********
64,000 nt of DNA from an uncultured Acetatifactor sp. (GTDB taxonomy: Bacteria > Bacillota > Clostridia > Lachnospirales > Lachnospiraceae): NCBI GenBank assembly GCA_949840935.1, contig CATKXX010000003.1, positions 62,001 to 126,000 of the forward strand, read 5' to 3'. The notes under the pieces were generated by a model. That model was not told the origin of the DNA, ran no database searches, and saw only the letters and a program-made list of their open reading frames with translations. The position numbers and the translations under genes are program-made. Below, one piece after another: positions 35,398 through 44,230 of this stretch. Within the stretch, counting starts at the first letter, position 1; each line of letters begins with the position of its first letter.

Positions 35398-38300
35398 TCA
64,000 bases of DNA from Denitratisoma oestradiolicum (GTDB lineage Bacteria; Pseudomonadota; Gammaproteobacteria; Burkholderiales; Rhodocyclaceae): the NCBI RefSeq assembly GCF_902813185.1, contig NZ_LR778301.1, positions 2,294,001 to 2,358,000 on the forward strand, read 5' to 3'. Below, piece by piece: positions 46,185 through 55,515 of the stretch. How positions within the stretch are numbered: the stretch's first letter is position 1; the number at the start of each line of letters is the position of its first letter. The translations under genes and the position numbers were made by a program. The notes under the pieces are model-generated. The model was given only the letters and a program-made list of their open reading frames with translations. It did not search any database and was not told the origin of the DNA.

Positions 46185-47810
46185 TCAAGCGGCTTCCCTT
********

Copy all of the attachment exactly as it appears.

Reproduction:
64,000 nt of DNA from an uncultured Acetatifactor sp. (GTDB taxonomy: Bacteria > Bacillota > Clostridia > Lachnospirales > Lachnospiraceae): NCBI GenBank assembly GCA_949840935.1, contig CATKXX010000003.1, positions 62,001 to 126,000 of the forward strand, read 5' to 3'. The notes under the pieces were generated by a model. That model was not told the origin of the DNA, ran no database searches, and saw only the letters and a program-made list of their open reading frames with translations. The position numbers and the translations under genes are program-made. Below, one piece after another: positions 35,398 through 44,230 of this stretch. Within the stretch, counting starts at the first letter, position 1; each line of letters begins with the position of its first letter.

Positions 35398-38300
35398 TCA
64,000 bases of DNA from Denitratisoma oestradiolicum (GTDB lineage Bacteria; Pseudomonadota; Gammaproteobacteria; Burkholderiales; Rhodocyclaceae): the NCBI RefSeq assembly GCF_902813185.1, contig NZ_LR778301.1, positions 2,294,001 to 2,358,000 on the forward strand, read 5' to 3'. Below, piece by piece: positions 46,185 through 55,515 of the stretch. How positions within the stretch are numbered: the stretch's first letter is position 1; the number at the start of each line of letters is the position of its first letter. The translations under genes and the position numbers were made by a program. The notes under the pieces are model-generated. The model was given only the letters and a program-made list of their open reading frames with translations. It did not search any database and was not told the origin of the DNA.

Positions 46185-47810
46185 TCAAGCGGCTTCCCTT